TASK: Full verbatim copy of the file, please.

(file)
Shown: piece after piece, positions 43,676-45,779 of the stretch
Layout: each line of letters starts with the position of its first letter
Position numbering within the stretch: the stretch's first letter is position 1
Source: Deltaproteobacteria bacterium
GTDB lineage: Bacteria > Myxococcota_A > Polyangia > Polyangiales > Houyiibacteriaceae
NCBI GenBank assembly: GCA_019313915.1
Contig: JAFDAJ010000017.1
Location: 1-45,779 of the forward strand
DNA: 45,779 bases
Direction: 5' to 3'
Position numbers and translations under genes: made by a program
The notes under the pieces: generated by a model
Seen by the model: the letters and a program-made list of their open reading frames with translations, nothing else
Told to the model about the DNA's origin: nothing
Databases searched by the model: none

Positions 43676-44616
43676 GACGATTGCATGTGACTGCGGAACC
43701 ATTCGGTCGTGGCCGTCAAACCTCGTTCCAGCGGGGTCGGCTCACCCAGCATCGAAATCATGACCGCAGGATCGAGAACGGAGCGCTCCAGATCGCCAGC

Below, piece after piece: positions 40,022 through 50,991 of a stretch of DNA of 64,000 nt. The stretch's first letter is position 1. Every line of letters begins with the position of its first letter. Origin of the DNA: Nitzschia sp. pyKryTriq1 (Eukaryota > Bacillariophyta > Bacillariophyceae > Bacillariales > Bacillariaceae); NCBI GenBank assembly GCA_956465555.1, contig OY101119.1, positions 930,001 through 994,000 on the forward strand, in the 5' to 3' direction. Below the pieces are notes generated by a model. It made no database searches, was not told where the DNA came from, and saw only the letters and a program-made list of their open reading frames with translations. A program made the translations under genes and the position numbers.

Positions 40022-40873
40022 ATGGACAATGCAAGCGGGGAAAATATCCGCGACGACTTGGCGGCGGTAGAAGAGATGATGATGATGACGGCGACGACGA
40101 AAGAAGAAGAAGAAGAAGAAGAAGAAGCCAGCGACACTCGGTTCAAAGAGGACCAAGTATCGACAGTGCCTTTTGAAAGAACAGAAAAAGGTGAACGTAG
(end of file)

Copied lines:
Shown: piece after piece, positions 43,676-45,779 of the stretch
Layout: each line of letters starts with the position of its first letter
Position numbering within the stretch: the stretch's first letter is position 1
Source: Deltaproteobacteria bacterium
GTDB lineage: Bacteria > Myxococcota_A > Polyangia > Polyangiales > Houyiibacteriaceae
NCBI GenBank assembly: GCA_019313915.1
Contig: JAFDAJ010000017.1
Location: 1-45,779 of the forward strand
DNA: 45,779 bases
Direction: 5' to 3'
Position numbers and translations under genes: made by a program
The notes under the pieces: generated by a model
Seen by the model: the letters and a program-made list of their open reading frames with translations, nothing else
Told to the model about the DNA's origin: nothing
Databases searched by the model: none

Positions 43676-44616
43676 GACGATTGCATGTGACTGCGGAACC
43701 ATTCGGTCGTGGCCGTCAAACCTCGTTCCAGCGGGGTCGGCTCACCCAGCATCGAAATCATGACCGCAGGATCGAGAACGGAGCGCTCCAGATCGCCAGC

Below, piece after piece: positions 40,022 through 50,991 of a stretch of DNA of 64,000 nt. The stretch's first letter is position 1. Every line of letters begins with the position of its first letter. Origin of the DNA: Nitzschia sp. pyKryTriq1 (Eukaryota > Bacillariophyta > Bacillariophyceae > Bacillariales > Bacillariaceae); NCBI GenBank assembly GCA_956465555.1, contig OY101119.1, positions 930,001 through 994,000 on the forward strand, in the 5' to 3' direction. Below the pieces are notes generated by a model. It made no database searches, was not told where the DNA came from, and saw only the letters and a program-made list of their open reading frames with translations. A program made the translations under genes and the position numbers.

Positions 40022-40873
40022 ATGGACAATGCAAGCGGGGAAAATATCCGCGACGACTTGGCGGCGGTAGAAGAGATGATGATGATGACGGCGACGACGA
40101 AAGAAGAAGAAGAAGAAGAAGAAGAAGCCAGCGACACTCGGTTCAAAGAGGACCAAGTATCGACAGTGCCTTTTGAAAGAACAGAAAAAGGTGAACGTAG